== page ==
Book Image

Big Data Analytics

By : Venkat Ankam
Book Image

Big Data Analytics

By: Venkat Ankam

Overview of this book

Big Data Analytics book aims at providing the fundamentals of Apache Spark and Hadoop. All Spark components – Spark Core, Spark SQL, DataFrames, Data sets, Conventional Streaming, Structured Streaming, MLlib, Graphx and Hadoop core components – HDFS, MapReduce and Yarn are explored in greater depth with implementation examples on Spark + Hadoop clusters. It is moving away from MapReduce to Spark. So, advantages of Spark over MapReduce are explained at great depth to reap benefits of in-memory speeds. DataFrames API, Data Sources API and new Data set API are explained for building Big Data analytical applications. Real-time data analytics using Spark Streaming with Apache Kafka and HBase is covered to help building streaming applications. New Structured streaming concept is explained with an IOT (Internet of Things) use case. Machine learning techniques are covered using MLLib, ML Pipelines and SparkR and Graph Analytics are covered with GraphX and GraphFrames components of Spark. Readers will also get an opportunity to get started with web based notebooks such as Jupyter, Apache Zeppelin and data flow tool Apache NiFi to analyze and visualize data.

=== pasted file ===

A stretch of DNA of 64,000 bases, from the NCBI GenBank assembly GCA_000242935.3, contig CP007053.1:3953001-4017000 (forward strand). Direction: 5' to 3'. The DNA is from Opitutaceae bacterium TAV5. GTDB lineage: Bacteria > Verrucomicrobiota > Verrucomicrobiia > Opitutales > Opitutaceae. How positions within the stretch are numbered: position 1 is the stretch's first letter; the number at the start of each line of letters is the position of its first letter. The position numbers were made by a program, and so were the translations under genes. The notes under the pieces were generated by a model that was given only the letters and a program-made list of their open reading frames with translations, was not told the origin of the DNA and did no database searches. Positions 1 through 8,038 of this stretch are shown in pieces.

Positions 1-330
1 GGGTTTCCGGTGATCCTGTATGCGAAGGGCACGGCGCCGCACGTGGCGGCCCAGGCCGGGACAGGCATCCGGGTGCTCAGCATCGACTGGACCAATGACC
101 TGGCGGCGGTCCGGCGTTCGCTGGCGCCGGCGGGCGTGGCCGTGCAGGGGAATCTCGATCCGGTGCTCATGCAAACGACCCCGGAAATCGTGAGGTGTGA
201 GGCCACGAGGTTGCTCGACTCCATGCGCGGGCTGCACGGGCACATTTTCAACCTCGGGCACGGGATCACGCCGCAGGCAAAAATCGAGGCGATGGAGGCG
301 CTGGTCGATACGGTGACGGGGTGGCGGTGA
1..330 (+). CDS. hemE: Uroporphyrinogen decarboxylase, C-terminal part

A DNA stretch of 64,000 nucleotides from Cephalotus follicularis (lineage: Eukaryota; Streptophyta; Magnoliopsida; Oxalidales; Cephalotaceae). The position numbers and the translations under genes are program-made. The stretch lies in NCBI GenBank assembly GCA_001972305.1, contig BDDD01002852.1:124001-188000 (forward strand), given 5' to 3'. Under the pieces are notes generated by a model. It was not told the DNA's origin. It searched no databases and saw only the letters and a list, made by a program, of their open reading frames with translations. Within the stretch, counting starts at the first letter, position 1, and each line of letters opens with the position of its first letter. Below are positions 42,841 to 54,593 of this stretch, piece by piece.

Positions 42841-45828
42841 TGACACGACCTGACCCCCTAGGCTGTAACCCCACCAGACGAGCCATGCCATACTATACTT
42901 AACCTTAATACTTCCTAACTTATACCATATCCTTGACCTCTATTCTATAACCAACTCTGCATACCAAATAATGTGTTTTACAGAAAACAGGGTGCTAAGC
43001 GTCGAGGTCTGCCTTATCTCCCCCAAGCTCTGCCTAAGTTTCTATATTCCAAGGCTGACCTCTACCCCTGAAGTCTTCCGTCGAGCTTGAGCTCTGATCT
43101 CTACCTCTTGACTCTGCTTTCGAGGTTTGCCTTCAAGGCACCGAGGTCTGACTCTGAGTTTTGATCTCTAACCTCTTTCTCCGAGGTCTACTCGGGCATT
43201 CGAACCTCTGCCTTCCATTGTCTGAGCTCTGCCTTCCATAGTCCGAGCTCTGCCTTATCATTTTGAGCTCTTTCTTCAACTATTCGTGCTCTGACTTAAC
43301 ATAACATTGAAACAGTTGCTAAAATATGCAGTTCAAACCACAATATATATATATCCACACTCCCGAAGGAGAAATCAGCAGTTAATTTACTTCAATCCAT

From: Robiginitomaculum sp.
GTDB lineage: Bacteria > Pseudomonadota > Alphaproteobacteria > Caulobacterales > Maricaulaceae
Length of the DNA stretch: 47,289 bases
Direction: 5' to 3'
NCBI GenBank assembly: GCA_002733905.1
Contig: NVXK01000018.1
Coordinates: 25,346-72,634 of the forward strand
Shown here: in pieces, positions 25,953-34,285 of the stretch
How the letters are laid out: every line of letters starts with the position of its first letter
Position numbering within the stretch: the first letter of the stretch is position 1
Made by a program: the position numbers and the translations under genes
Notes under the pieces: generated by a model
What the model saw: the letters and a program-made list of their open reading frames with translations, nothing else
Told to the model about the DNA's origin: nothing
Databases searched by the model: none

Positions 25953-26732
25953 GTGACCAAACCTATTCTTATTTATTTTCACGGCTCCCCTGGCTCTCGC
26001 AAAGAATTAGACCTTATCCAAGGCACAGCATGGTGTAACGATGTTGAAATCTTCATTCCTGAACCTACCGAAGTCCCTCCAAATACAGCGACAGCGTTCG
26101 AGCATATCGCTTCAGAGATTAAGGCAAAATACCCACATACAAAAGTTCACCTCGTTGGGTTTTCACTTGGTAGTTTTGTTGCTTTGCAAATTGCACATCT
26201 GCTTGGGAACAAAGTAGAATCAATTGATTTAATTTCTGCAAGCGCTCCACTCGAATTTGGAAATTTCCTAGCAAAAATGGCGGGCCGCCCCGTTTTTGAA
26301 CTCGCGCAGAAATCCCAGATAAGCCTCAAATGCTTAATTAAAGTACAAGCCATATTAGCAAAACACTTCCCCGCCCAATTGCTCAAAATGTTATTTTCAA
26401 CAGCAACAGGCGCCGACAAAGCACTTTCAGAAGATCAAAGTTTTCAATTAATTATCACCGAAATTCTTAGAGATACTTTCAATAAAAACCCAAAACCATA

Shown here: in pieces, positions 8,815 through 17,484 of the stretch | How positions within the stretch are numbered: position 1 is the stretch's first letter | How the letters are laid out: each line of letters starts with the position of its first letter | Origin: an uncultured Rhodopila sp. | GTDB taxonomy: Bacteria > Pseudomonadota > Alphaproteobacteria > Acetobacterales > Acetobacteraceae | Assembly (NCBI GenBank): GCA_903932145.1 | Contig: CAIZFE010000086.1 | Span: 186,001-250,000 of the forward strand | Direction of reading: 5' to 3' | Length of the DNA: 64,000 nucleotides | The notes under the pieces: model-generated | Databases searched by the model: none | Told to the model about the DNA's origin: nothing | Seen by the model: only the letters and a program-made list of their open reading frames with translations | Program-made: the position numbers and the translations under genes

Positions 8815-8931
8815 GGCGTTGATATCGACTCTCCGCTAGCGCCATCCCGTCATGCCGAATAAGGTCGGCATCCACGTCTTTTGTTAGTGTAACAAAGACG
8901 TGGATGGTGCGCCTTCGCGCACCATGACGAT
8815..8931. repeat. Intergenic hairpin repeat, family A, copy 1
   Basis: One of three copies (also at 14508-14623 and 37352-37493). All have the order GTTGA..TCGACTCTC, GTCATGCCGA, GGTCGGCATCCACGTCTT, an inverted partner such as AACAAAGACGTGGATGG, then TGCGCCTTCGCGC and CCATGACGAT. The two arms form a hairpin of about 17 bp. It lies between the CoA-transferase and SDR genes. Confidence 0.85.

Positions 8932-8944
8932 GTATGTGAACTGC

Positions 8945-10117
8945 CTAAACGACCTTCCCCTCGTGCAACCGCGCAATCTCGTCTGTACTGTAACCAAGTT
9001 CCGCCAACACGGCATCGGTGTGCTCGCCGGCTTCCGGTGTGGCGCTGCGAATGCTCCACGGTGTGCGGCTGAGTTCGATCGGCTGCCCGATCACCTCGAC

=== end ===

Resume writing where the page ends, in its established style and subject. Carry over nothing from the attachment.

Table of Contents (18 chapters)
Big Data Analytics
About the Author
About the Reviewers

Spark resource managers – Standalone, YARN, and Mesos

We have already executed spark applications in the Spark standalone resource manager in other sections of this chapter (within the PySpark shell and applications). Let's try to understand how these cluster resource managers are different from each other and when they should be used.

Local versus cluster mode

Before moving on to cluster resource managers, let's understand how cluster mode is different from local mode.

It is important to understand the scope and life cycle of variables and methods when executing code across a cluster. Let's look at an example with the foreach action:

counter = 0
rdd = sc.parallelize(data)
rdd.foreach(lambda x: counter += x)
print("Counter value: " + counter)

In local mode, the preceding code works fine because the counter variable and RDD are in the same memory space (single JVM).

In cluster mode, the counter value will never change and always remains at 0. In cluster mode, spark computes the closure with...